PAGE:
Loren Cordain:
Sweet potatoes and beets, and carrot, turnip, parsnip, rutabagas; they’re all scraped and peeled, and they’re cooked in extra-virgin olive oil. They’re all seasoned with a blend of many, many types of seasoning, and they’re all salt free. I challenge the other quote unquote Paleo Diet cookbooks to just take a look at these recipes and the photos and to cook up a couple and see how you like them.
[00:18:00]
Shelley Schlender:
I do like them. I’ve been intrigued and I like the fact that I can also modify them some more myself, because the recipes are simple enough. If I want to add more olive oil, if I want to add more of a favorite ingredient, I can do that. It doesn’t make me be strict.
Loren Cordain:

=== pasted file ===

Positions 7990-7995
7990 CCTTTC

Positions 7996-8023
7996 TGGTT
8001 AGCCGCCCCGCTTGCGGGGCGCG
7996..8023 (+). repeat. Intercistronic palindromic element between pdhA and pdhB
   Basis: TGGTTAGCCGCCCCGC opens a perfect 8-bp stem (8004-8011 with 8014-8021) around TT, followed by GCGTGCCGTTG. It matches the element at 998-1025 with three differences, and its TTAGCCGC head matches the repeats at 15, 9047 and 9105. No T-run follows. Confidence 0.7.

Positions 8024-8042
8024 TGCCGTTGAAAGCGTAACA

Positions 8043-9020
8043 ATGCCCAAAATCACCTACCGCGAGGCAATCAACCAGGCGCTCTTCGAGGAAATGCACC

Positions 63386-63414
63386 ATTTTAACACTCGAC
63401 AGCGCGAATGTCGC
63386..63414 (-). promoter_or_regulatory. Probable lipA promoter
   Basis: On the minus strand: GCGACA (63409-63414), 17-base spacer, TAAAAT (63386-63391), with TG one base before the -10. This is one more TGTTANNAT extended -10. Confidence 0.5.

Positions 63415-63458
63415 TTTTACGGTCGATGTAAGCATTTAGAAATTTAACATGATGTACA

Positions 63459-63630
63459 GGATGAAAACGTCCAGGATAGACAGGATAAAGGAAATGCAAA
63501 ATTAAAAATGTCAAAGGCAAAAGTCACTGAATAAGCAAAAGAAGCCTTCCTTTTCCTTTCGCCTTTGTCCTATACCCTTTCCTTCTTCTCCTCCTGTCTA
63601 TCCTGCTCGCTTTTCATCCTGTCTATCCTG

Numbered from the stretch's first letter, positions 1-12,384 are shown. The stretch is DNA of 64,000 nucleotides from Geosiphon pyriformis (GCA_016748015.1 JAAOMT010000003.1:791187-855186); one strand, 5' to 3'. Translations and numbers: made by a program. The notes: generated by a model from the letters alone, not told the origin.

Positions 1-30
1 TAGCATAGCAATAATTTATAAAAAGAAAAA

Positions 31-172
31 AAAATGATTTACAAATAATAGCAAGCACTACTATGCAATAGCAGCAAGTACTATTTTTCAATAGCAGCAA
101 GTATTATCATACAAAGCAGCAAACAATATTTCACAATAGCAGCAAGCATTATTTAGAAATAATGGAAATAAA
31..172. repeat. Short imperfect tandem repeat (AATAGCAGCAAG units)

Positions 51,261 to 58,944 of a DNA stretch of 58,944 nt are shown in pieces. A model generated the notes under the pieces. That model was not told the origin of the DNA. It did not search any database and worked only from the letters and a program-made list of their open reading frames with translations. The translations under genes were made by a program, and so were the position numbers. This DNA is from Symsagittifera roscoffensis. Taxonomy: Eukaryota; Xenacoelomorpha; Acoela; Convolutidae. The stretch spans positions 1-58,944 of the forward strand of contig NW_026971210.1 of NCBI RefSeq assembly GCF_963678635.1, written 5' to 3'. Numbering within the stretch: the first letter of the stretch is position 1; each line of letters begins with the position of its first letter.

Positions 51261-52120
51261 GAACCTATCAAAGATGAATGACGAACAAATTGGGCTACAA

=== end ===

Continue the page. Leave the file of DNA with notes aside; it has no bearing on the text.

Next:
These are just common spices and ingredients that almost everybody would have. Some of these are more complicated than others, but I think you can whip these together, particularly if you have people over, or you want to impress friends, or your spouse, or even your children. These are absolutely wonderful to serve up.
Shelley Schlender:
My friends were impressed, and they like my cooking anyway, but they were intrigued by this food that they didn’t realize didn’t have some of the most standard ingredients that are used in cooking.
Loren Cordain:
Did you tell them it was a Paleo dinner that they were going to come into?
Shelley Schlender:
No, I didn’t. I just said we were serving tandoori chicken one night, and then another time I served a steak that was marinated in a sauce that’s further on in the book that was really delicious; it was kind of an Asian-style sauce without using something salty like soy sauce. It was horseradish and ginger, and cumin and some other spices that made such a delicious flavor that people just said, “this is wonderful.”